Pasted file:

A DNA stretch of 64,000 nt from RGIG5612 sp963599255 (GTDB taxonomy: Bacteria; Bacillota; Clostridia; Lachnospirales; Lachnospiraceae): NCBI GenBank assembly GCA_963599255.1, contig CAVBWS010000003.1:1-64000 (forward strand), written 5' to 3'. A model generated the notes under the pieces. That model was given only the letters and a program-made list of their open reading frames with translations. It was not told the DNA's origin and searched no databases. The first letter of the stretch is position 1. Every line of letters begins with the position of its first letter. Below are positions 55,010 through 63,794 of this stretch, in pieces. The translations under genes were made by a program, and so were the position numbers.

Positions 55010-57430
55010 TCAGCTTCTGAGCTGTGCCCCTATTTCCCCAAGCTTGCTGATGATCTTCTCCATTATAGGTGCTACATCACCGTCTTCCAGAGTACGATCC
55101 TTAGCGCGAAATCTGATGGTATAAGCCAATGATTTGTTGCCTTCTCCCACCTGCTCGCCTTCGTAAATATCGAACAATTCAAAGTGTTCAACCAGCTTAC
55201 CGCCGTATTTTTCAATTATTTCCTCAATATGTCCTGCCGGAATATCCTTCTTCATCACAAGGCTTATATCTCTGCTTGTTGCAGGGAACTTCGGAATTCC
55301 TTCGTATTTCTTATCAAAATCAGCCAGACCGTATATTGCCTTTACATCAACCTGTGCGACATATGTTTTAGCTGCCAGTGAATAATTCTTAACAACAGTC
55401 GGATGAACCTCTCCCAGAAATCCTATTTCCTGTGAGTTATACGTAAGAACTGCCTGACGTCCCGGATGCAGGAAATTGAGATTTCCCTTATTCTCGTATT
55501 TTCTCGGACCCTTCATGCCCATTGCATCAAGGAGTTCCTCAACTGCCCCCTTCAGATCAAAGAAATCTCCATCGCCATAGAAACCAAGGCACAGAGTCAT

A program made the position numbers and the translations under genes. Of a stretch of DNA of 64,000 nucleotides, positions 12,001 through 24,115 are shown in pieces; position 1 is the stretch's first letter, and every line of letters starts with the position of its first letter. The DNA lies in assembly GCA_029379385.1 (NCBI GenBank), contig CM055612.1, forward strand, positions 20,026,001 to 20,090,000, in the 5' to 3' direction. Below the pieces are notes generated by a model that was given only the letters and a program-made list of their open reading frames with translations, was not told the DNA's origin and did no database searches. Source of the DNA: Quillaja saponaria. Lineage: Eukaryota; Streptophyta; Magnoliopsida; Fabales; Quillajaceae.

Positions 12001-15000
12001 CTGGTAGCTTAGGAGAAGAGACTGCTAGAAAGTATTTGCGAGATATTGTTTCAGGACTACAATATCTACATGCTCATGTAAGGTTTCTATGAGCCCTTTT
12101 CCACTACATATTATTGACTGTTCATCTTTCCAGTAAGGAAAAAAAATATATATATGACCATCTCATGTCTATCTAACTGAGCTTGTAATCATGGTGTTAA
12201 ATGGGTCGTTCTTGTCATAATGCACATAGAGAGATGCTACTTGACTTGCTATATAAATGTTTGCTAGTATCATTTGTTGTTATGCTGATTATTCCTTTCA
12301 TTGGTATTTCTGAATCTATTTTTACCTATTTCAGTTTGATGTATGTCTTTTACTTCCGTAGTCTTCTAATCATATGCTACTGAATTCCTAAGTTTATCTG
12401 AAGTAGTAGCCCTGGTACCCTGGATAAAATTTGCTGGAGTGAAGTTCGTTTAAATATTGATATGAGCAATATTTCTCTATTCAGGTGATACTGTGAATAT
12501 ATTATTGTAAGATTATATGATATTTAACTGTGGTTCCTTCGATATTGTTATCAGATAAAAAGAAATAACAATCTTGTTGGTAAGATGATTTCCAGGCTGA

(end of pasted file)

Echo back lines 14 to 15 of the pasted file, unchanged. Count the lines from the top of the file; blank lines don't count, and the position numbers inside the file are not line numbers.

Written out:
12301 TTGGTATTTCTGAATCTATTTTTACCTATTTCAGTTTGATGTATGTCTTTTACTTCCGTAGTCTTCTAATCATATGCTACTGAATTCCTAAGTTTATCTG
12401 AAGTAGTAGCCCTGGTACCCTGGATAAAATTTGCTGGAGTGAAGTTCGTTTAAATATTGATATGAGCAATATTTCTCTATTCAGGTGATACTGTGAATAT